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How Professors and Students in two Universities in the Philippines Do Power and Politeness in the Classroom

Victoria, Mabel



This research investigates how professors and students from two universities in the Philippines linguistically enact power and politeness in the classroom. Professors can be seen to have more power than their students by virtue of their status, age, skill, more knowledge of the subject matter and authority to assign grades (Rees-Miller 1999). In order to promote a safe and nurturing learning environment, they are usually expected to perform the delicate balancing act of achieving the transactional goals of the lesson while at the same time orienting to the relational needs of the students. To encourage critical thinking, teachers may challenge ideas and withhold encouragement, which can threaten the positive and negative face of their students; the very same face which they are expected to enhance, protect and attend to. Students, on the other hand may find that their desire for self expression and critical thinking are often in conflict with their desire to pay respect to the professor’s status and authority. Using Brown and Levinson’s (1987) model of politeness as analytical framework and field notes and audio recordings of lessons as data, this research describes how professors and students do power and politeness in the classroom. It explores the difference in strategies that professors and students use to mitigate power with linguistic politeness. Preliminary findings indicate that there is power in solidarity or the degree of ‘we-ness’ of the class as a group. Negative politeness might help ‘oil’ the wheels of social interaction but it is solidarity (which is an aspect of positive politeness) that makes all four wheels go together in the same direction, in the first place. Solidarity takes the a out of asymmetry and makes power available where it is needed in the pursuit of teaching and learning goals.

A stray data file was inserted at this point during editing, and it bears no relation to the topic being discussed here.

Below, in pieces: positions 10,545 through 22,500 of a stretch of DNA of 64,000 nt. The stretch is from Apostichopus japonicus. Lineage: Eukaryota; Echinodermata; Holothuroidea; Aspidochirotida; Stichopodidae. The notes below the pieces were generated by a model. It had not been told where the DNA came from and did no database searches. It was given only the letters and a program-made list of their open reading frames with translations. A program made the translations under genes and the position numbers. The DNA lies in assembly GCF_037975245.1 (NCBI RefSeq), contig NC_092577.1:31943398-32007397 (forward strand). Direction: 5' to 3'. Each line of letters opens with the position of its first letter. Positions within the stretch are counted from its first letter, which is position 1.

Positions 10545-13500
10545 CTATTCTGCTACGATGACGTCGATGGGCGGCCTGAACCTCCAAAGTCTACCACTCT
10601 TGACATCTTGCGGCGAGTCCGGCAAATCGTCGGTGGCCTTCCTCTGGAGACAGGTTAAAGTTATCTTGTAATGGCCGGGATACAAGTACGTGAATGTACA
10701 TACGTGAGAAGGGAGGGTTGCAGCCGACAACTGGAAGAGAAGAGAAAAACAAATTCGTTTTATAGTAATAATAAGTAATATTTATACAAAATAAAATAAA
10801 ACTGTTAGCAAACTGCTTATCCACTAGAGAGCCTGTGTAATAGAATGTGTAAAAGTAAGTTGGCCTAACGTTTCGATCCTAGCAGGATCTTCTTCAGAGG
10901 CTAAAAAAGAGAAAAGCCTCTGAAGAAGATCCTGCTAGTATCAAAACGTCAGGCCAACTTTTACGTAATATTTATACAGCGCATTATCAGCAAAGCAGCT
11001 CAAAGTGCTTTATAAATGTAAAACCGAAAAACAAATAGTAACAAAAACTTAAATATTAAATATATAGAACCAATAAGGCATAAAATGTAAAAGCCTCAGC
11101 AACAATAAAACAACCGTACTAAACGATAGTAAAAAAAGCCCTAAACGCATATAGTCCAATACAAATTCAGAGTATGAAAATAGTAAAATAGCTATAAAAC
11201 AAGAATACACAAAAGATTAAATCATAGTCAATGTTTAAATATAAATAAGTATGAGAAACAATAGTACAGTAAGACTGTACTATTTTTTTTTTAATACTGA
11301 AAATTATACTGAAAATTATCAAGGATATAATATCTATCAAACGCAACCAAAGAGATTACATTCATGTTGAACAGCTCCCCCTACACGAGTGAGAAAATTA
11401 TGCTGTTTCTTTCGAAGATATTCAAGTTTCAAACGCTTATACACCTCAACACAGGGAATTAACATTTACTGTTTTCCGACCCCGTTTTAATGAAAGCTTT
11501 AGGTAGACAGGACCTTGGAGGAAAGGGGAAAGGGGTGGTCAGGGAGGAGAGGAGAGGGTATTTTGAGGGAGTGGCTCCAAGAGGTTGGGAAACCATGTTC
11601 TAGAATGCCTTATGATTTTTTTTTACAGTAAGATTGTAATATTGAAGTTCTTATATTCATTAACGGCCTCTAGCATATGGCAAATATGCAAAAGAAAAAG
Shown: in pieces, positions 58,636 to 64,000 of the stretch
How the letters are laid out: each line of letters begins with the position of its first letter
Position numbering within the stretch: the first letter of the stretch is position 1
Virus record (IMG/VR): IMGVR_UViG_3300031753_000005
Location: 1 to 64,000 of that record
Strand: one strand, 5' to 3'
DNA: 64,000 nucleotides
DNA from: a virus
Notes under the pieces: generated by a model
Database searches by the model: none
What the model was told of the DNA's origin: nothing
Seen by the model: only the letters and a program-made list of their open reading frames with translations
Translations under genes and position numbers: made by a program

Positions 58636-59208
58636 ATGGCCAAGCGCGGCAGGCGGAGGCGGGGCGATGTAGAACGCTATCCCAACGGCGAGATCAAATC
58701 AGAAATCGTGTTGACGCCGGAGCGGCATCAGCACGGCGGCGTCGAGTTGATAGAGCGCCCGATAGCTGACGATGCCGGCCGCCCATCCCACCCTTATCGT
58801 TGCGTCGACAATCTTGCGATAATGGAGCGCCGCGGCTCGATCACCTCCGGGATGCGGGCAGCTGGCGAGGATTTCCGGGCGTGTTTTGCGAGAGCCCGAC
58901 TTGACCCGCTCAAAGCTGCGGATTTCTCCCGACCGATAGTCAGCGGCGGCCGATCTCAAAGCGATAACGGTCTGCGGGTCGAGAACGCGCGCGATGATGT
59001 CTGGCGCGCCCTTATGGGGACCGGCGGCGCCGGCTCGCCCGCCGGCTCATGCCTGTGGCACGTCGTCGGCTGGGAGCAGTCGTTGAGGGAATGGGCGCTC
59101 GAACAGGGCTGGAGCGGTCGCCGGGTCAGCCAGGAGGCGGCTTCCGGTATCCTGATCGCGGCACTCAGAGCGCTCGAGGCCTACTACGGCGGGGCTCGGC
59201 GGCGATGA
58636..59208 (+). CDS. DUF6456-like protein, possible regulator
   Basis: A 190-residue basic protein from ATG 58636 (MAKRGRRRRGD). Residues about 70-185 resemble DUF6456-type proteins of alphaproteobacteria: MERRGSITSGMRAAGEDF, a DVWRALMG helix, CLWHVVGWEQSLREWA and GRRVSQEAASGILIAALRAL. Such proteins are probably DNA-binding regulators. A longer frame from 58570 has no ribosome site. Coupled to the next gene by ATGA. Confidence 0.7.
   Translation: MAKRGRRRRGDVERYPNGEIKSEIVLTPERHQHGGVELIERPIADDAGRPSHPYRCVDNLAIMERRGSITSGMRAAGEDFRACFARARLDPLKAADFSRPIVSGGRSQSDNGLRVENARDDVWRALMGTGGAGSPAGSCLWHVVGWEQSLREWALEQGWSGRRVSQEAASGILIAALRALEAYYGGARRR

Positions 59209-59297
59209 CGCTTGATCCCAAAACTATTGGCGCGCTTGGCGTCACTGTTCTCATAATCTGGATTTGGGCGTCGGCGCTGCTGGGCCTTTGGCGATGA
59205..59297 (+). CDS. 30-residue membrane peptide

Presentation Conference Type Conference Paper (unpublished)
Conference Name 4th International Symposium on Politeness “East Meets West”
Start Date Jul 2, 2008
End Date Jul 4, 2008
Deposit Date Dec 20, 2021
Public URL